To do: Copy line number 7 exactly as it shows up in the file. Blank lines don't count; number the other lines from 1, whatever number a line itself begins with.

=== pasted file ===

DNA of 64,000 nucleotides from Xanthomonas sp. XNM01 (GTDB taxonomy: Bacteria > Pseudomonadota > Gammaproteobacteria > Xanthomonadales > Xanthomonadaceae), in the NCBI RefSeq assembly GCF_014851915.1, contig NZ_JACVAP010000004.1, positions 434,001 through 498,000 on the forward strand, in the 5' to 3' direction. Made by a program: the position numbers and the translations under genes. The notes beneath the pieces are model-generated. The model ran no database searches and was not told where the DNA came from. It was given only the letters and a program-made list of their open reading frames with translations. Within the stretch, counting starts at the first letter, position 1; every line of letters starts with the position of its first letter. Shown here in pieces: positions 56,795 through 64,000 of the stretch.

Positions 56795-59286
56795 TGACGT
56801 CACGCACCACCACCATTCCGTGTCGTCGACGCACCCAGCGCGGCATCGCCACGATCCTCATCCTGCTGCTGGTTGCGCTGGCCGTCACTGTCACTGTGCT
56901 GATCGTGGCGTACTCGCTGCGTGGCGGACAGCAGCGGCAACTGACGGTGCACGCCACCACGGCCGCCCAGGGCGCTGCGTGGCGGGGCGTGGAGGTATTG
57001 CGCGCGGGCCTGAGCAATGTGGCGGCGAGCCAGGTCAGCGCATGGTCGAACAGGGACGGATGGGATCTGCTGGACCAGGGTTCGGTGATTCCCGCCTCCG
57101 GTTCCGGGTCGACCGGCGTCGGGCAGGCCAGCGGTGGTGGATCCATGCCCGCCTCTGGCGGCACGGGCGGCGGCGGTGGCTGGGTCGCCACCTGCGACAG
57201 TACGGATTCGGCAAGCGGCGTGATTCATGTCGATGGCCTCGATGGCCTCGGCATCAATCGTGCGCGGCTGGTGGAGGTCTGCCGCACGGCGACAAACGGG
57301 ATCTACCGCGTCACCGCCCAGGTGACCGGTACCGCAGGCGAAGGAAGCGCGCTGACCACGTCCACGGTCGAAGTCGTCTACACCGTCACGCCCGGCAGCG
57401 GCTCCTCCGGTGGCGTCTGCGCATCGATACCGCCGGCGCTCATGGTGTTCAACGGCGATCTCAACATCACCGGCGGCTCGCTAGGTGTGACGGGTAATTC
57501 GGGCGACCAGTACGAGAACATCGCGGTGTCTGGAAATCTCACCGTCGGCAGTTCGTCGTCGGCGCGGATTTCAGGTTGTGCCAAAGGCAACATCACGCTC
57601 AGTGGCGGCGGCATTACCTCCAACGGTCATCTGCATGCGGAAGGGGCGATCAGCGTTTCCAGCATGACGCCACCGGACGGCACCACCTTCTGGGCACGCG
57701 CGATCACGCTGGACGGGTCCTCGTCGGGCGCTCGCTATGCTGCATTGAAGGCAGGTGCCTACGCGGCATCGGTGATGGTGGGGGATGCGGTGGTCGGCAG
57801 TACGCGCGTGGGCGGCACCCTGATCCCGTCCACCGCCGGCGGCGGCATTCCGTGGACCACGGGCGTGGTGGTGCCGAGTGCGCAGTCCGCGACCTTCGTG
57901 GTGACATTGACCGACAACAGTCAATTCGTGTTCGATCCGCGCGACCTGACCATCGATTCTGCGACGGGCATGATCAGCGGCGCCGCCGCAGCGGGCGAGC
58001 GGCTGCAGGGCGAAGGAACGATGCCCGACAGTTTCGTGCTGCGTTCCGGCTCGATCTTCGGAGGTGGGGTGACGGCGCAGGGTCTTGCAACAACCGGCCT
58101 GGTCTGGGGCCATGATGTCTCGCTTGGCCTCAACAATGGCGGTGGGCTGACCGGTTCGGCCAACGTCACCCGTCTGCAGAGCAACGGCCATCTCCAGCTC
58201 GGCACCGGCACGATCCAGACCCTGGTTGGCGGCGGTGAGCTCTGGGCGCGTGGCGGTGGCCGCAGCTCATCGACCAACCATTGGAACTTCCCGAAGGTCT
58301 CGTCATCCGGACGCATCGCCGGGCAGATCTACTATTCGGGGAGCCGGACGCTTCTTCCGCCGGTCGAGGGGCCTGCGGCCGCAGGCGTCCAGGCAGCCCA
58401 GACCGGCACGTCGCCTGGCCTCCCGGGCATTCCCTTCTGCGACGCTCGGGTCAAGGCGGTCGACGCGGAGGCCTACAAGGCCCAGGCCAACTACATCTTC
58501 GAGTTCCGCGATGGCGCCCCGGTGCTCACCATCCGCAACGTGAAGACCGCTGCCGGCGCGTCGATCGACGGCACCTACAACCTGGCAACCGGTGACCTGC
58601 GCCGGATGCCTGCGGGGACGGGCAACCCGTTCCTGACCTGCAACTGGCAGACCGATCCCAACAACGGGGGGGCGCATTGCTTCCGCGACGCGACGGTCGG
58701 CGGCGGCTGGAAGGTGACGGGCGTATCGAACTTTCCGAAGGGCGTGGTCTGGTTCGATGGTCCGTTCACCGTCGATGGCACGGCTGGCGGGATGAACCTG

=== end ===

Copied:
57101 GTTCCGGGTCGACCGGCGTCGGGCAGGCCAGCGGTGGTGGATCCATGCCCGCCTCTGGCGGCACGGGCGGCGGCGGTGGCTGGGTCGCCACCTGCGACAG